If it isn't either/or, then what's a plausible non-disastrous outcome of debt default? What third option do you think should be in there?

Yes. I would consider a plausible non-disastrous outcome as a possibility.

In fact, given 10 spaces for choosing, I'd consider as many as 10 possible outcomes and let the view public decide which are most plausible. It sounds like you are creating limitations based on personal knowledge and neglecting that folks may have insight or different/more information.

No offense, of course. I just view polls with a few or a couple of choices as limited or incomplete.


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PostIcon Posted on: Oct. 14 2013, 5:23 pm Skip to the previous post in this topic. Skip to the next post in this topic. Ignore posts   QUOTE


(Gabby @ Oct. 14 2013, 12:56 pm)
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Could the Republican/Tea Party actually be insane enough to think that crashing the world's economy would be to their benefit?

Christian Reconstructionism

...the only logical explanation for all this nonsense
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PostIcon Posted on: Oct. 14 2013, 5:31 pm Skip to the previous post in this topic. Skip to the next post in this topic. Ignore posts   QUOTE

A government default would be 23 times larger than the Lehman Brothers bankruptcy that triggered the 2008 financial crisis.  

Not sure how anyone could expect this to not have a significant negative impact.
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PostIcon Posted on: Oct. 14 2013, 9:04 pm Skip to the previous post in this topic. Skip to the next post in this topic. Ignore posts   QUOTE


(desert dweller @ Oct. 14 2013, 1:56 pm)
QUOTE

(TehipiteTom @ Oct. 14 2013, 1:36 pm)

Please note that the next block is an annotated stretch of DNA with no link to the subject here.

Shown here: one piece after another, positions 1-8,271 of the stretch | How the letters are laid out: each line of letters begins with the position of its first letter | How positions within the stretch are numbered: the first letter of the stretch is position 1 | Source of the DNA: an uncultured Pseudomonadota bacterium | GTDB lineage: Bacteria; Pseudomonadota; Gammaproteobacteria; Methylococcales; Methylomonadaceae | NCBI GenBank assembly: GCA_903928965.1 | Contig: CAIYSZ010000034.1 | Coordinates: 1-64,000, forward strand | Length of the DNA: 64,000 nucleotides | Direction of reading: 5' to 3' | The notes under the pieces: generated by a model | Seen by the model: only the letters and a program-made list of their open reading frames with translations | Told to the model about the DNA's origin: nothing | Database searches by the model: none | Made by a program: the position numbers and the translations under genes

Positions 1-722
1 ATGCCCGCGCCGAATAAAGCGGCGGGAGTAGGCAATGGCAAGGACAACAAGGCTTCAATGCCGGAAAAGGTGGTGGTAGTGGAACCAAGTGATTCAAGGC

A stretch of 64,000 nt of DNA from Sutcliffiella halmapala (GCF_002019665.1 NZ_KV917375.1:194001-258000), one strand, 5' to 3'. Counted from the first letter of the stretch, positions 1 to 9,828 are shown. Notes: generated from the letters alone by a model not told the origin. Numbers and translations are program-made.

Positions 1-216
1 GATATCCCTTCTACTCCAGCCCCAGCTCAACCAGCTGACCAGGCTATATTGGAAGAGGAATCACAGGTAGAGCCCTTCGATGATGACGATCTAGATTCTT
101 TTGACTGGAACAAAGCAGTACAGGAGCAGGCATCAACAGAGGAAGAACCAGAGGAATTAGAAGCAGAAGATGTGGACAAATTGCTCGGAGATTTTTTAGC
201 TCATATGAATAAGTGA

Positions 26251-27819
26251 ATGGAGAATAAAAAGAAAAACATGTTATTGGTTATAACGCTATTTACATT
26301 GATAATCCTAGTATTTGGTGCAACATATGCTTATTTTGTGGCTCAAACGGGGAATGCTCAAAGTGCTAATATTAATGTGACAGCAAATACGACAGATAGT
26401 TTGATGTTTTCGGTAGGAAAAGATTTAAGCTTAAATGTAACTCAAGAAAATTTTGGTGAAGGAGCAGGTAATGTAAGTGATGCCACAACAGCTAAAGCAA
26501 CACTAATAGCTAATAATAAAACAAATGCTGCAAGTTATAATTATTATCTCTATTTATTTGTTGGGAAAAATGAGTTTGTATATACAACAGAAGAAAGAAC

QUOTE

(desert dweller @ Oct. 14 2013, 12:50 pm)
QUOTE
I guess my point was that you should have added another choice to the poll. Both your answers were absolutes. This hasn't proved to be an either/or situation.

If it isn't either/or, then what's a plausible non-disastrous outcome of debt default? What third option do you think should be in there?

Yes. I would consider a plausible non-disastrous outcome as a possibility.

In fact, given 10 spaces for choosing, I'd consider as many as 10 possible outcomes and let the view public decide which are most plausible. It sounds like you are creating limitations based on personal knowledge and neglecting that folks may have insight or different/more information.

Well, but what I'm asking (and I am asking, it's not a rhetorical question) is what specific non-disastrous outcomes you have in mind, and how might we get there? What are these other outcomes you consider plausible?

QUOTE
No offense, of course. I just view polls with a few or a couple of choices as limited or incomplete.

None taken, of course. You're a reasonable guy, and I think we can disagree without acrimony.


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The Trilateral Commission would never allow a global financial meltdown.
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PostIcon Posted on: Oct. 14 2013, 9:55 pm Skip to the previous post in this topic. Skip to the next post in this topic. Ignore posts   QUOTE

Judging from the current results of the poll, no Tea Party folks have responded.

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The Coulda Woulda Shoulda Crowd seem really nervous..............................they are so scared nothing will happen, that they WANT something to happen..............................Nervous Ninnies all can come to Texas, I will welcome y'all with a big hug and a Miller LIte and a Pop-Tart.

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The Illuminati will not allow a meltdown.

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PostIcon Posted on: Oct. 14 2013, 10:47 pm Skip to the previous post in this topic. Skip to the next post in this topic. Ignore posts   QUOTE

I believe that within the TEA parties there are those that believe that it will result in a global financial meltdown, and that is what they want to happen. What good is a survival bunker if you don't have to use it?

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PostIcon Posted on: Oct. 15 2013, 9:08 am Skip to the previous post in this topic. Skip to the next post in this topic. Ignore posts   QUOTE

We should raise the debt ceiling. But then let's also keep spending money we don't have to ensure more deficits and create even more debt so we can have this discussion every year!!! To hell with fiscal responsibility!!!

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(WalksWithBlackflies @ Oct. 15 2013, 6:08 am)